SIOUX FALLS, S.D. — South Dakota Gov. Kristi Noem lashed out at critics of her relatively hands-off approach to restricting businesses and movement in the state due to the coronavirus Wednesday, April 1, insisting the state is already doing what it needs to do to slow the spread of the virus.

She compared her approach to "draconian" measures taken in China and elsewhere, said those who want a one-size-fits-all approach are falling prey to a "herd mentality, not leadership" and she encouraged South Dakotans to ignore the crises they're seeing on their TVs from pandemic-stricken areas in the U.S. and elsewhere.

"South Dakota is not New York City," she said. "Our sense of personal responsibility, our resiliency and our already sparse population density put us in a great position to manage the spread of this virus without needing to resort to some of the measures we've seen in some of these major cities, coastal cities and other countries."

Noem has faced pressure in recent weeks for her decision to only issue guidelines to the state's residents and businesses, with a focus on personal responsibility. The guidelines encouraged social distancing and good hygiene, asked hospitals to defer elective surgeries, for businesses to implement telework for their employees and for restaurants to move to a take-out and delivery model.

Meanwhile, 30 states have issued some version of a stay-at-home or shelter-in-place order.

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The South Dakota State Medical Association penned a letter to Noem last week calling on her to close non-essential businesses and suspend elective surgeries in the state, and numerous city mayors have said they're looking to Noem for guidance on what restrictions should be put in place.

While Noem declared a state of emergency in South Dakota on March 13, such a move does little to directly address the ways coronavirus spreads. Noem has pointedly refrained from directing anyone in the state, most notably city and county leaders, from taking stricter actions, although she has said they are free to make their own decisions and they have the powers they need without further action from her.

Modeling by state officials shows her decisions, and actions by South Dakota to social distance, are working, she said Wednesday. While some early models used by the state had indicated that the virus would peak in late May or early June, she said recent test results and other factors have moved that date into July and even August.

"We have been able to bend the curve a great deal," she said.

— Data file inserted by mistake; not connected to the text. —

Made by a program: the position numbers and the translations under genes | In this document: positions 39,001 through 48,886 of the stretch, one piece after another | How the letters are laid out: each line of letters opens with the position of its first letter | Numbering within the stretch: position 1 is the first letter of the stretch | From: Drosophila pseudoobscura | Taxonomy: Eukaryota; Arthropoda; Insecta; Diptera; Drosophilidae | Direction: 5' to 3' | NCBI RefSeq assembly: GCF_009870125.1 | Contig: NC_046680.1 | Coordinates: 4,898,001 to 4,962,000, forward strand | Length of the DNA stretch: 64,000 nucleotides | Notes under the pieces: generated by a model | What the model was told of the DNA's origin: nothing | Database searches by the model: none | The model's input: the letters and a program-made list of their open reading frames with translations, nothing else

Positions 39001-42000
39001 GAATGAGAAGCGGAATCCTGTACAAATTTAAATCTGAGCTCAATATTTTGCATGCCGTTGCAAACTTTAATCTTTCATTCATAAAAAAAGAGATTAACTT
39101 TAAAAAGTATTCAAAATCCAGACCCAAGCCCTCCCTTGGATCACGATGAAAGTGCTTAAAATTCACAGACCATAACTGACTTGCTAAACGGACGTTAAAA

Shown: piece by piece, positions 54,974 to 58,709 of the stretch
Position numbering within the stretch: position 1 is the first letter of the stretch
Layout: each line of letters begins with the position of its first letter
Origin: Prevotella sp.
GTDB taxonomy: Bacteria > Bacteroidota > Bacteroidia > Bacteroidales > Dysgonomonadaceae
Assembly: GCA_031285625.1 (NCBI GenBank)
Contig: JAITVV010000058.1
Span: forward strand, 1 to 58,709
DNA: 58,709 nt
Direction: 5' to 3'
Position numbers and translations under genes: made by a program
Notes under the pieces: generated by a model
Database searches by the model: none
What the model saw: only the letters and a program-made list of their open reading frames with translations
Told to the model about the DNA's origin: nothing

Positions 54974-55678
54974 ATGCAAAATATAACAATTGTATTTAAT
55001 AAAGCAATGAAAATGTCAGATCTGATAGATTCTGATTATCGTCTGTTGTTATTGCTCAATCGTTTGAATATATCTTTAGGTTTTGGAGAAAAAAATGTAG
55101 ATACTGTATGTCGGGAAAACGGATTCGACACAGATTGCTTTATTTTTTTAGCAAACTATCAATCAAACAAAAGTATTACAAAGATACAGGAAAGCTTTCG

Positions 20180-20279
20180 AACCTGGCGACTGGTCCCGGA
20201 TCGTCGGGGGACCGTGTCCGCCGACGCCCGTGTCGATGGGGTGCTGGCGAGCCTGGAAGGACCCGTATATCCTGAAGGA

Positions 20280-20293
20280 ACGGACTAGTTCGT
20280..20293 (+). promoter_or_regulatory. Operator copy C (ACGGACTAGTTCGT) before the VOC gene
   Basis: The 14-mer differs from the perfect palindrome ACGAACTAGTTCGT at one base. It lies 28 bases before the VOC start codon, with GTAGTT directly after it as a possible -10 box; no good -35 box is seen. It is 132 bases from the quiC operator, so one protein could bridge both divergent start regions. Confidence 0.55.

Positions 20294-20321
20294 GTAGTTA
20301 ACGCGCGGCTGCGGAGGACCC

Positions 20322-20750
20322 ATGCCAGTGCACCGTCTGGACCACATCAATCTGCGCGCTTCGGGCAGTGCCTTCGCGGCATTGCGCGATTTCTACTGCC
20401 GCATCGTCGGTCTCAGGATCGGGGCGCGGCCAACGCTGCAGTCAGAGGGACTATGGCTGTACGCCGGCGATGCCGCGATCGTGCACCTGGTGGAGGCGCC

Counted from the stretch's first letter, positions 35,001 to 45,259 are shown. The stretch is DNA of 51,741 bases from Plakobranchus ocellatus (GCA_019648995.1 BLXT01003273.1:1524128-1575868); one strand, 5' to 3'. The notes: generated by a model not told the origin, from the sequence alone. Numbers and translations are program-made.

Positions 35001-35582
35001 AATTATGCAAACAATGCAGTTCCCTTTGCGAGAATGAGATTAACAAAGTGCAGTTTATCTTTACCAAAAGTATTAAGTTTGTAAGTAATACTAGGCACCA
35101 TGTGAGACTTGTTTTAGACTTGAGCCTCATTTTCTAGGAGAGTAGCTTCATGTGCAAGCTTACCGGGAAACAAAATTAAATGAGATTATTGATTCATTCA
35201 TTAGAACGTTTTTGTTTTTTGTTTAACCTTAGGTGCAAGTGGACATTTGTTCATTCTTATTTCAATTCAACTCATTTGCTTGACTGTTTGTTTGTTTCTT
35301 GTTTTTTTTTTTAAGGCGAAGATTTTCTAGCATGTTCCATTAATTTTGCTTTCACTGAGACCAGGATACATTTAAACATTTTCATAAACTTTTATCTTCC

The number of confirmed cases of coronavirus has doubled since Friday, to 129. On Wednesday the state reported its second coronavirus-caused death, identified by a relative as Mari Hofer, a 51-year-old teacher from Huron.

The lack of stricter orders from Noem and the political cover those would provide has complicated the decision-making process for many of the state's local leaders as they weigh restricting business and movement in their communities. While cities do have police powers, there appears to be a deep hesitation to use those powers without clear authorization from state leaders. And county governments lack many of those same powers.

The South Dakota Legislature this week rejected a measure supported by the South Dakota Municipal League, Senate Bill 191, that would have clarified and expanded the powers available to local governments, including cities and counties, on a temporary basis.

Meanwhile, local leaders have been instituting a patchwork of ordinances, with some ordering residents to stay home, others limiting business and some taking more cautious steps, largely to avoid hurting local businesses but also on philosophical grounds.

Paul TenHaken, mayor of Sioux Falls, testified in favor of the legislation and was visibly frustrated on Tuesday after it failed. He said several mayors, lacking state leadership, have been talking to him for guidance on their own local ordinances.

Unlike Noem's calls for South Dakotans to ignore the national news, TenHaken said he considers it valuable to watch what is working and not working elsewhere in the nation and world before the pandemic hits home.

"This is our Super Bowl, right now," he said. "That's why the lack of direction, and the lack of action on these bills is frustrating, because the critical time is now."

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